Lotfollah is a brick factory supervisor, acting as go-between for the workers and the boss. The boss wants to talk to the them about the shutdown of the factory. All matters now to Lotfollah is to keep Sarvar, the woman he loves, unharmed.
Despite a strong tradition of film realism in Iran, Ahmad Bahrami’s The Wasteland turns an obsolete brick factory and its milieu into an allegorical tale. The secret love of Lotfollah (Ali Bagheri), the 40-year-old keeper, for Sarvar (Mahdieh Nassaj), a female worker, remains unrequited as their Kafkaesque world spirals through monotony down to its predictable demise. The stark images, scant dialogue, and repetitive motions of the characters create a dreamlike environment that could stand for anything anyone wants to read into it: a city, a country, human society. No matter how you look at it, it’s a dreary place.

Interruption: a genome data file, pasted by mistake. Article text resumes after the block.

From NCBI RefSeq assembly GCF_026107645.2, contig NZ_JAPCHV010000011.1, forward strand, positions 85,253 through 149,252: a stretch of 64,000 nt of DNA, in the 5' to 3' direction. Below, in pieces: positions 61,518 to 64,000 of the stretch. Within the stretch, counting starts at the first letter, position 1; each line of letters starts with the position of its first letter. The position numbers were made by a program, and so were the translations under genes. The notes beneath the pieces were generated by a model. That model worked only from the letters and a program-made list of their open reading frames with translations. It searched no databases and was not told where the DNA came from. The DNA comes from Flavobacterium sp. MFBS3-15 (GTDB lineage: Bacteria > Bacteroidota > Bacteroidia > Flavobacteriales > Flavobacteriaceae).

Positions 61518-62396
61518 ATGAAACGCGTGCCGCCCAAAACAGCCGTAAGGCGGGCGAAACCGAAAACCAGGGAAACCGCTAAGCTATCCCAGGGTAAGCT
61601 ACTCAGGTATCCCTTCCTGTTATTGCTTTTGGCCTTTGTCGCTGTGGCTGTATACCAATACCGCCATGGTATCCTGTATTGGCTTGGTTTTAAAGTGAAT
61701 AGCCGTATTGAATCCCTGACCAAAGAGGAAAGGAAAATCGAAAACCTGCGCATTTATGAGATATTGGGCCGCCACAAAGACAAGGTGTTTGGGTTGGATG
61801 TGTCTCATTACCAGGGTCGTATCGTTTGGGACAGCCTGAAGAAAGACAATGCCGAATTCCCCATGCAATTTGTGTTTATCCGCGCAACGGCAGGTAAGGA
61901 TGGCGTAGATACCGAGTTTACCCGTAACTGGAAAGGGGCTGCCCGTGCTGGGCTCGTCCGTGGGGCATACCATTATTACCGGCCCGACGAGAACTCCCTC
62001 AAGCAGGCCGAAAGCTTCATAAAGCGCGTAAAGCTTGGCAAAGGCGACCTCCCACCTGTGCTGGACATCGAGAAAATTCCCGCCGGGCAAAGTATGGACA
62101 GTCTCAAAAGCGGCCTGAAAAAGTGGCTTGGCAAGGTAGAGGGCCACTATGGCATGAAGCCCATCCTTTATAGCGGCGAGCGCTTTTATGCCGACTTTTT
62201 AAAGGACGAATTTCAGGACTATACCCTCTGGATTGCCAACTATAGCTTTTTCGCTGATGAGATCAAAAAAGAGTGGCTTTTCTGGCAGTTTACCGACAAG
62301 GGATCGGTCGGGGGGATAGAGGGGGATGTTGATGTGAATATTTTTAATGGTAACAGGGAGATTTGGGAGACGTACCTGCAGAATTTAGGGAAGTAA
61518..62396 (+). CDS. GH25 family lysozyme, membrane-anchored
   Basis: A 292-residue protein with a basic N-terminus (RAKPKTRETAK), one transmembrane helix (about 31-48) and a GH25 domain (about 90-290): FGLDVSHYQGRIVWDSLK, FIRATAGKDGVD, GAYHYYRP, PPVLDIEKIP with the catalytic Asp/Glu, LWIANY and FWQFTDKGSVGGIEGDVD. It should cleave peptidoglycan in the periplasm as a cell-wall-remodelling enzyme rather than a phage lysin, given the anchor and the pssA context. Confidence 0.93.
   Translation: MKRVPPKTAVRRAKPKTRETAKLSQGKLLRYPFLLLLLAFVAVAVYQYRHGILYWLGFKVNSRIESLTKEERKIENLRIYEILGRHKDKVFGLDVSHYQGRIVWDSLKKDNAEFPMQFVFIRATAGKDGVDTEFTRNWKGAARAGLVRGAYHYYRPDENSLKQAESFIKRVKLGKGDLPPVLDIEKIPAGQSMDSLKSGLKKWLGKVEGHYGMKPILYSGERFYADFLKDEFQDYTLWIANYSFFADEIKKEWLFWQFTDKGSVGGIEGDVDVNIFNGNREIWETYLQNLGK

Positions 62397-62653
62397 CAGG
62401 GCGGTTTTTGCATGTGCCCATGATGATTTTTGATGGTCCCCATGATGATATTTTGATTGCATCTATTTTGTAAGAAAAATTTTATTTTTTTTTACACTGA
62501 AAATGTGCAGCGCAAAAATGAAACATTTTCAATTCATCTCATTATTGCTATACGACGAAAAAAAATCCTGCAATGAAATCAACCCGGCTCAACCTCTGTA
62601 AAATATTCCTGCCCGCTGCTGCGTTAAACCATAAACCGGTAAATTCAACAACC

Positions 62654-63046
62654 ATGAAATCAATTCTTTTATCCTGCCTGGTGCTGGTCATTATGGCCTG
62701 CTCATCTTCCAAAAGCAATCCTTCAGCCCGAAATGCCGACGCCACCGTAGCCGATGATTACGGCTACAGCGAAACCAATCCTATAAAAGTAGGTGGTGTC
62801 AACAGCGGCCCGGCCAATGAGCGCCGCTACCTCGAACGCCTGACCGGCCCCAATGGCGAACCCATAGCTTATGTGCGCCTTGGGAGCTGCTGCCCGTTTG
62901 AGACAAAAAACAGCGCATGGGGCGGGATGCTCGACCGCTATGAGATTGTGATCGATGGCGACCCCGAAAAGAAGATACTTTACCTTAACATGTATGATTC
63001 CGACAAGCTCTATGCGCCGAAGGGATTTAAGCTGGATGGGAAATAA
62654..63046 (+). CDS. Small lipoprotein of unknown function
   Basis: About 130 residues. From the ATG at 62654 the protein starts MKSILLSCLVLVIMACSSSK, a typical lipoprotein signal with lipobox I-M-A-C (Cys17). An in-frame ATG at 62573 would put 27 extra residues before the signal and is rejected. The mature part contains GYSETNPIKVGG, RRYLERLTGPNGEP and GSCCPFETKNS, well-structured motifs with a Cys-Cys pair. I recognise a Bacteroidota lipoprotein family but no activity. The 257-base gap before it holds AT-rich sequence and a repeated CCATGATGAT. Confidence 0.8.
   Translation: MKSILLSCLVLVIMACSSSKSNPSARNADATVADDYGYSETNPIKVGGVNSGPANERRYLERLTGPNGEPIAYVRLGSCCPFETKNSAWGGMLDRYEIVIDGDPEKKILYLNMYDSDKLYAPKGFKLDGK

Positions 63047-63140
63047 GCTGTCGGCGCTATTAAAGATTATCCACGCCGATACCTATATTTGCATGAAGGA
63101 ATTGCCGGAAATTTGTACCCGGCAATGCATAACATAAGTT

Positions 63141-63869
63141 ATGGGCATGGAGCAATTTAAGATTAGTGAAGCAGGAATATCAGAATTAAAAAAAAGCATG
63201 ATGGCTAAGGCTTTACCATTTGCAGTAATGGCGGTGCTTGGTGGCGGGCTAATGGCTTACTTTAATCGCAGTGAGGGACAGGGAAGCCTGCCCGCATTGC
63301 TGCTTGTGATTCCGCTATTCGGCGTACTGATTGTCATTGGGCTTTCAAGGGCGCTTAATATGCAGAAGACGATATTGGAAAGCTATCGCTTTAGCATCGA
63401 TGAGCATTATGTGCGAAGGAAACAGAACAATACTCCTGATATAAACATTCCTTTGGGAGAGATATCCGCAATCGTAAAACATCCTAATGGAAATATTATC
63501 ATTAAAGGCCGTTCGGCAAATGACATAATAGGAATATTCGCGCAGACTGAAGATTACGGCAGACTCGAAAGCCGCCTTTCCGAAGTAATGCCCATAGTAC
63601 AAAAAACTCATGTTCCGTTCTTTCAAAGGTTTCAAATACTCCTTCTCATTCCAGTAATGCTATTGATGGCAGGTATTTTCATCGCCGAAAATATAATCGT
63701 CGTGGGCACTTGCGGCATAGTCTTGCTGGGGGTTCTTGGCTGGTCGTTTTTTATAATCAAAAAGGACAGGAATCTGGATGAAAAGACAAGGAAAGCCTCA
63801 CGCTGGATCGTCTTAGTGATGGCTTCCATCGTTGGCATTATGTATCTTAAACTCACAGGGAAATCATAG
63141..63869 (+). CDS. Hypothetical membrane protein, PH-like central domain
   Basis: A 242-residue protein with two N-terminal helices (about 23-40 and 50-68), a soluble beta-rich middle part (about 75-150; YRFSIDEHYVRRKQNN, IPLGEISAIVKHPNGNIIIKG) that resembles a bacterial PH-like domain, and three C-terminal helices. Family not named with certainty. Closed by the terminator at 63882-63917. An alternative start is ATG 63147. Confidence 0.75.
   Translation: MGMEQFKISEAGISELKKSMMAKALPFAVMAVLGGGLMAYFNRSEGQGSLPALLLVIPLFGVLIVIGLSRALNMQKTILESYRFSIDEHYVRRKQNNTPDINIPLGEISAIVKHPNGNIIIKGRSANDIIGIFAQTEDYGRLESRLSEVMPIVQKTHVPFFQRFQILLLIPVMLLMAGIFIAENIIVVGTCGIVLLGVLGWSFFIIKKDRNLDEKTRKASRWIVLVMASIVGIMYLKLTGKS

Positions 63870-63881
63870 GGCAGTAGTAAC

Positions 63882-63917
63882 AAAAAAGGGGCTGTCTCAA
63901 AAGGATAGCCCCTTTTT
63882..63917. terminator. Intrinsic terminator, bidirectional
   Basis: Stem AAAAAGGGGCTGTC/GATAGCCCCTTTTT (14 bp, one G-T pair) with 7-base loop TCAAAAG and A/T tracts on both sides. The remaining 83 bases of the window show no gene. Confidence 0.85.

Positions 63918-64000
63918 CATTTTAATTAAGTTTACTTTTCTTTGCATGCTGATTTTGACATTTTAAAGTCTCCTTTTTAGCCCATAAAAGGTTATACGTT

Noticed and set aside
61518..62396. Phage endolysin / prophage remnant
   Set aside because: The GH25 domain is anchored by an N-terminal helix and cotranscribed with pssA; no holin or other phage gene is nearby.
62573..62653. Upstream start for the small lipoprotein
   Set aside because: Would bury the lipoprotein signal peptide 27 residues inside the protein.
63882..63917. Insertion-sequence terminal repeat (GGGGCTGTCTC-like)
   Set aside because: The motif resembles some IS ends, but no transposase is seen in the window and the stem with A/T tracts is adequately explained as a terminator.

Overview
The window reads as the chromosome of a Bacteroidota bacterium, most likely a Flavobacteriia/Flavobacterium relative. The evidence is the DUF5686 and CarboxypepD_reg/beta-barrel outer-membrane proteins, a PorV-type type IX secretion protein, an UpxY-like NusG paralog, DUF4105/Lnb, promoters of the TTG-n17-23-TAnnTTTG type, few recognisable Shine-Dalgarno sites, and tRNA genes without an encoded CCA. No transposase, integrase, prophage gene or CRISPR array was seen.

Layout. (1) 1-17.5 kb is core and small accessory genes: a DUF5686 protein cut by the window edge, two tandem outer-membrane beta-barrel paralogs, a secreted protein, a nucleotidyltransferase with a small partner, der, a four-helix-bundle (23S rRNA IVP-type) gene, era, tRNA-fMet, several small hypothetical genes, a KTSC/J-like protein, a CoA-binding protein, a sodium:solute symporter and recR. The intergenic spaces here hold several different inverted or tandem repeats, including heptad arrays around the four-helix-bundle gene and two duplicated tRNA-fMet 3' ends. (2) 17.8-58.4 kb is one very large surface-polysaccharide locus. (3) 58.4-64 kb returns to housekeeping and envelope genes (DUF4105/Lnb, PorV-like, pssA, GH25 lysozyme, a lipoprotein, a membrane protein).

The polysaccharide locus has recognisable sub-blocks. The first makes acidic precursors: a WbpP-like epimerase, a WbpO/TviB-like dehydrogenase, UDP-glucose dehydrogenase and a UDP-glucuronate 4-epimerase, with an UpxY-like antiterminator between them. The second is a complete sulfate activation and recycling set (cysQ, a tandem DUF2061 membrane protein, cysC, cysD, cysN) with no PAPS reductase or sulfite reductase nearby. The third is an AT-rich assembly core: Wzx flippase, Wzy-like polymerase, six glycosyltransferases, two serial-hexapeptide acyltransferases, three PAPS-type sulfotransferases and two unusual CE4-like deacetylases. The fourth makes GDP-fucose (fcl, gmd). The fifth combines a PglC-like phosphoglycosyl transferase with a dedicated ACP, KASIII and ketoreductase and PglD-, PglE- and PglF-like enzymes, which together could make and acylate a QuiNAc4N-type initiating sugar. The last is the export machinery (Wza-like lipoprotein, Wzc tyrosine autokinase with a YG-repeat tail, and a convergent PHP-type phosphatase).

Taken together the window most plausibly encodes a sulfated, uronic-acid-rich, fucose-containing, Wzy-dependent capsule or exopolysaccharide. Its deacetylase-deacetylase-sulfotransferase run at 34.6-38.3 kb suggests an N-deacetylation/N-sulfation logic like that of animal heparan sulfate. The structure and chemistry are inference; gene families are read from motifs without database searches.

The hero, the only one who seems to care for anyone other than himself, broods in hopeless eros while everything around him crumbles into oblivion. Yet, despite its bleakness, the film is infused with the sentiment: a doleful sentiment stemming from the love for one’s land, people, culture, and yes, finally, from an inexhaustible love for humanity.
Director & Writer Ahmad Bahrami
Touraj AlvandAli BagheriMajid Farhang